CSU Approves Honorary Degrees For WWII Internees


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(Sacramento, CA)
Thursday, September 24, 2009
CSU’s Board of Trustees approved the measure this week honoring former students whose studies were interrupted more than 60 years ago.
 
“I think it’s wonderful. I don’t know how many people are still alive. But it is a gesture.”
 
Marielle Tsukamoto is president of the Florin Chapter of the Japanese American Citizen’s League in Sacramento.
    
“I was 5 when we went into the internment camp and 9 when we came back. Sacramento had a very, very large Japanese immigrant and Japanese-American community. But of course 85% lost their property and many didn’t come back.”
 
Tsukamoto says that’s why it’s hard to estimate just how many Sacramento area residents may be eligible for the honorary degree. And she says getting the word out may not be so easy. 
 
“People may be out there, but if they don’t hear about it and they don’t know how to apply for this, it will be difficult.”
 
CSU officials estimate nearly 250 Japanese Americans were enrolled at campuses in 1942 when they were forced to live in internment camps throughout the West.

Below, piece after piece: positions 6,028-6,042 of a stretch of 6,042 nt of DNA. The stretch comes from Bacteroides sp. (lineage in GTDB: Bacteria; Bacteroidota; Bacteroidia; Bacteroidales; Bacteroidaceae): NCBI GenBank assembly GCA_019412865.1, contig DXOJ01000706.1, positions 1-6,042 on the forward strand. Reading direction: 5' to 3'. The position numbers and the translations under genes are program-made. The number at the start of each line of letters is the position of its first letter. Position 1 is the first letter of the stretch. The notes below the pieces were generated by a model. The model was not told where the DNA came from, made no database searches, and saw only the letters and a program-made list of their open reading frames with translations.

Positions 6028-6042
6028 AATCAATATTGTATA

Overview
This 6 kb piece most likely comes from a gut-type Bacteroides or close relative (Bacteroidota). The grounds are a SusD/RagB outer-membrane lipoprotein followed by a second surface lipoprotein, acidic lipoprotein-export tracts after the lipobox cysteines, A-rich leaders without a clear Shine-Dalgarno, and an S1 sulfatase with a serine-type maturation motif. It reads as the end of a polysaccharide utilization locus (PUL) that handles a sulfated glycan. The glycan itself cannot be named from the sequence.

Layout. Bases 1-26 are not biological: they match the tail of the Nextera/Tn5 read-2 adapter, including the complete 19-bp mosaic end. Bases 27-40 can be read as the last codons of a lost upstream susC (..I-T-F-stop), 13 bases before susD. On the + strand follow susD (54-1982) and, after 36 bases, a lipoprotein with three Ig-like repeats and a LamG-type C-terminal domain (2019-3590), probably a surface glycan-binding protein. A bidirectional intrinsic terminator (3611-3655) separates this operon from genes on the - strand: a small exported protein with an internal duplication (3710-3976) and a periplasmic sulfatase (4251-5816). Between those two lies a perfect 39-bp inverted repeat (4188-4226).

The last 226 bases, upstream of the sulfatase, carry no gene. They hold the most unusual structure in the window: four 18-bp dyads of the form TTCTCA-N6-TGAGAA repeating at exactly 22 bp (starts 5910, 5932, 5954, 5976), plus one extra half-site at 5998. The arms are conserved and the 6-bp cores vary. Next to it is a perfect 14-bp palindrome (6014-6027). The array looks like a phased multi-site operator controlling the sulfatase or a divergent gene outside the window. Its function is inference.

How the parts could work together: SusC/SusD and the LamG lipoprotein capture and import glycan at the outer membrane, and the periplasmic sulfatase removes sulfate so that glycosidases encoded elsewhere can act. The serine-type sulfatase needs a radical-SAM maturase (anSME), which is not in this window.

“It’s a way to achieve a small right in the face of such a grave wrong.”
 
Spokesman Erik Fallis says the degrees will also be awarded to former students who have passed away.
 
“Their family can call and call and claim the honorary baccalaureate degree in honor of that person.”
 
Campus officials are asking for the public's help in identifying former students who would qualify for an honorary degree. Local Japanese-American Citizen’s League President Marielle Tsukamoto says they’re also trying to spread the word.
 
“So that if they had an uncle or a grandfather or somebody that might be eligible that the family would have an opportunity to apply.”
 
CSU’s decision follows the University of California's move a few months ago to award honorary degrees to its former students who were interned.